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rhodo sick?

Posted by lethean46 OH 5 (My Page) on
Sun, Oct 3, 10 at 15:42

This Nova Zembla has been in the ground for 2 or 3 seasons. It is planted in a western exposure at the base of a mature Sweetbay Mahgnolia. I scored the rootball from top to bottom at 4 places and opened the bottom of the rootball. I didn't sink it completely into the ground fearing that I could damage the magnolia tree roots. Perhaps 1/2 the rootball is in the ground and the other 1/2 is sitting above ground level with a good soil mixture mounded around that. I deep water about once per week.

The problem shown below is slowly getting worse and worse, it seems. The branches are not broken where they appear to be dead.

The Nova Zembla on the other side of the front door - also a in a western exposure and also planted beneath a mature Magnolia - look to be just fine, flourishing.

What could be wrong with this rhodo?

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Perspective of how it is planted under the magnolia. The rootball is planted 5' from the foundation of the house.

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Concurrent problem on the magnolia. Might the problems be related?

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I feel like this rhodo is in significant decline at this point. As you can see, it looks OK from the front but upon closer inspection? it is not looking very good at all.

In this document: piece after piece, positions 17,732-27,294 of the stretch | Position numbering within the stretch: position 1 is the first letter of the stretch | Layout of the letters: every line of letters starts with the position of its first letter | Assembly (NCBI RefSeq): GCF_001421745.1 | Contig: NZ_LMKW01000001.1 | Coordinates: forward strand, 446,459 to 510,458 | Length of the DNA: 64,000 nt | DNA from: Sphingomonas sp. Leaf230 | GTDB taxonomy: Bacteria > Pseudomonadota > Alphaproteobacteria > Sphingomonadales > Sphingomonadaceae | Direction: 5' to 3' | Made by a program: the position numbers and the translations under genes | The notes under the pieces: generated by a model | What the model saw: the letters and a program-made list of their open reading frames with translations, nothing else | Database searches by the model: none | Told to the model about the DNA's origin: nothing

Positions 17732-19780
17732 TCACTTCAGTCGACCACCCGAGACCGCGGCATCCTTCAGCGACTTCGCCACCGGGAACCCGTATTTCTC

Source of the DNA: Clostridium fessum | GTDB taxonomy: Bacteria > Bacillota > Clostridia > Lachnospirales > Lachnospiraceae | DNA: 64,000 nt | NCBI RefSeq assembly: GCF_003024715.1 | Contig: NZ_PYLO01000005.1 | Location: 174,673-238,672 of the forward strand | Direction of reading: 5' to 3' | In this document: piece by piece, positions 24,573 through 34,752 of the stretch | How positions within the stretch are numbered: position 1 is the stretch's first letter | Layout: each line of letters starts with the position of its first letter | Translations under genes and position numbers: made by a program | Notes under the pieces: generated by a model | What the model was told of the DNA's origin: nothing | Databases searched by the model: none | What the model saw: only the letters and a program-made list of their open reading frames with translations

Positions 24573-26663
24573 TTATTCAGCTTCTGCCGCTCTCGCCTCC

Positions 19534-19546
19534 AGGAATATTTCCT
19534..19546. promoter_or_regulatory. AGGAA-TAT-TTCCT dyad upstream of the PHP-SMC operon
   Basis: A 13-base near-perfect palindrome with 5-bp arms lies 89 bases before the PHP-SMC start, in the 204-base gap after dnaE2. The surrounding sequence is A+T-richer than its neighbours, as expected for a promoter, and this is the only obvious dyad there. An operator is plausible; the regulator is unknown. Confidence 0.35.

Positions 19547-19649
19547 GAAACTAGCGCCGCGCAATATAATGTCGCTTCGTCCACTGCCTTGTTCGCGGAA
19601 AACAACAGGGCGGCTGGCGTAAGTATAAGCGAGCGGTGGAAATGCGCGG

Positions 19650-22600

What do you think? Sick rhodo?

Thank you for your help.

ML


Follow-Up Postings:

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RE: rhodo sick?

There are a number of causes for what is rather generically called "branch dieback." This commonly occurs and usually does not mean the entire plant is on its way out. The best thing you can do is prune back to green wood and make sure the rhododendron receives enough water and nutrients so it has a good chance of growing replacement branches.

It may or may not be significant that the plant closest to the magnolia is the one suffering. One of the photos seems to show some discoloration of the magnolia leaves - possibly fungus.

Your County Extension Service or a nursery with knowledgable people can probably help you a good deal more than long distance diagnosis.


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RE: rhodo sick?

Thank you for your reply. I'm glad to hear that branch dieback is not necessarily fatal.

Re the magnolia - I have an excellent tree guy coming out this week for another job. I'll definitely have him take a look at the magnolia. The leaf damage is evident throughtout the canopy.

Thanks again.

ML


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